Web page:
In a drunken and disheartened state, Michael Henchard sells his wife at a fair. When he becomes sober again he realises what he has done, and though unable to find his wife and child, ...
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At a country fair, young hay-trusser Michael Henchard quarrels with his wife Susan, and in a drunken fit decides to auction off his wife and baby to a sailor for five guineas. The next day,... See full summary »
Arthur, a sheet music salesman, has an ear for the hit tunes, but nobody will trust it. And his imagination often bursts into full song, building musical numbers around the greatest ... See full summary »
Widow Dashwood and her three unmarried daughters, Elinor, Marianne and Margaret, inherit only a tiny allowance. So they move out of their grand Sussex home to a more modest cottage in ... See full summary »
Emma Woodhouse seems to be perfectly content, to have a loving father whom she cares for, friends and a home. But Emma has a terrible habit - matchmaking. She cannot resist finding suitors ... See full summary »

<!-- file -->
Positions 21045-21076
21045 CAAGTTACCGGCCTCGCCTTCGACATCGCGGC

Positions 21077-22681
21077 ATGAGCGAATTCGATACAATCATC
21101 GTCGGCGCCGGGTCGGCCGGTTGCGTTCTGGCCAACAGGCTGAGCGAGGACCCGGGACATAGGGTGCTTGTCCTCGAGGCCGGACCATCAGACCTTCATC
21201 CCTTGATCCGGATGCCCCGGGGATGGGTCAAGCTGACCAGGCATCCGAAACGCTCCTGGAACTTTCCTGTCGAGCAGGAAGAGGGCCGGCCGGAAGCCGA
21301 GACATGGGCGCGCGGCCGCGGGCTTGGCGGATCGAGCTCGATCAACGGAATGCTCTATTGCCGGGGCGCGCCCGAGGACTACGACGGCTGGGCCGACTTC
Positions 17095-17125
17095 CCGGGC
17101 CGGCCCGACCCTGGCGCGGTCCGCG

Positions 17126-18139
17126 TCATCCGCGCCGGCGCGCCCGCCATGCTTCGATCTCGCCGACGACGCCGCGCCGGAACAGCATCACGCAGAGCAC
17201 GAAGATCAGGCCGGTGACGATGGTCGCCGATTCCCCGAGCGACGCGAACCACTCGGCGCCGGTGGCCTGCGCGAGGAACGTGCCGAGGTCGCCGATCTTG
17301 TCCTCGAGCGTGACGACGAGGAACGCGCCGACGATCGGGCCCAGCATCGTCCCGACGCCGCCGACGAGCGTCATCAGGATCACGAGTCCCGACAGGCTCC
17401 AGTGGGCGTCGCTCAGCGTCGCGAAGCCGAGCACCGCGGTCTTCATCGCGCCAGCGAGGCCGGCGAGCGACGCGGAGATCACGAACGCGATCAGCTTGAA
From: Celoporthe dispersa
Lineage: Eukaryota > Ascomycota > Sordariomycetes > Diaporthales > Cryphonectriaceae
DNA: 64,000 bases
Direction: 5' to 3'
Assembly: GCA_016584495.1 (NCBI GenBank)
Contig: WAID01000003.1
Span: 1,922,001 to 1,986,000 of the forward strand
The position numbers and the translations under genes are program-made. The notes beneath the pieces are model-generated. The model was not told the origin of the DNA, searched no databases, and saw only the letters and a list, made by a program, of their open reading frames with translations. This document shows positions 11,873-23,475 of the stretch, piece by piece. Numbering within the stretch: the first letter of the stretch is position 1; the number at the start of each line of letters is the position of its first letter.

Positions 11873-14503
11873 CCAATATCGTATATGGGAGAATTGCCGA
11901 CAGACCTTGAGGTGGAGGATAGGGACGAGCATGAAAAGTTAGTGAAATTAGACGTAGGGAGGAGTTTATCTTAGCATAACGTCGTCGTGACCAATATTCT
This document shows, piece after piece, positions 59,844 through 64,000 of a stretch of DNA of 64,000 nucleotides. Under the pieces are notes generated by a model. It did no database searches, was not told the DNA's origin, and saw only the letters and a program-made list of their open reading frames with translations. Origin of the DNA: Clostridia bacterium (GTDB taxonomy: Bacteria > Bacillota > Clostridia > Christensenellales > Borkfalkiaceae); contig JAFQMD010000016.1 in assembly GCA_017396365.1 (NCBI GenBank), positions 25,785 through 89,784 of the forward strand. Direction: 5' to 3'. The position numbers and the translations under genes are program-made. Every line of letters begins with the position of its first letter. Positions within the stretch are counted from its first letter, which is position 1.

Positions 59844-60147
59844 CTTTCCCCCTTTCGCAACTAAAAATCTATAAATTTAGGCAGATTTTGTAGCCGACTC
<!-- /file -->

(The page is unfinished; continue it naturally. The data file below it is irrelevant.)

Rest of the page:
Jonny Lee Miller
The Italian adventurer and libertine Giovanni Jacopo Casanova lived from 1725 to 1798, but in this six-part series Dennis Potter attempted to find a contemporary relevance through his ... See full summary »
In a drunken and disheartened state, Michael Henchard sells his wife at a fair. When he becomes sober again he realises what he has done, and though unable to find his wife and child, changes his ways. He becomes the Mayor of the town. Nearly twenty years later his past comes back to haunt him.Written by
The dramatic tension of a peanut dissolving in oil
A classic ancient BBC production: promising actors with a sparsely populated script, indecipherable accents, atrocious sound quality, and Extremely Long Takes Wherein Nothing Really Happens.
Potentially deeply emotional scenes are read through instead of explored. It's as if the text of the script is so sacred the actors daren't internalize it for fear of desecrating it.
Confusing jumps in time compound the badness. In addition, by trimming some exposition, we're not quite sure what transpires between some characters, or if we do know What, we're never sure Why.
This is an excellent soporific. It also works well if you need to exercise your thumb on the fast-forward button. It's difficult to miss an important piece of dialogue or even a scene. If "torpid" is what you're looking for, this is the mini-series for you.
5 of 33 people found this review helpful.
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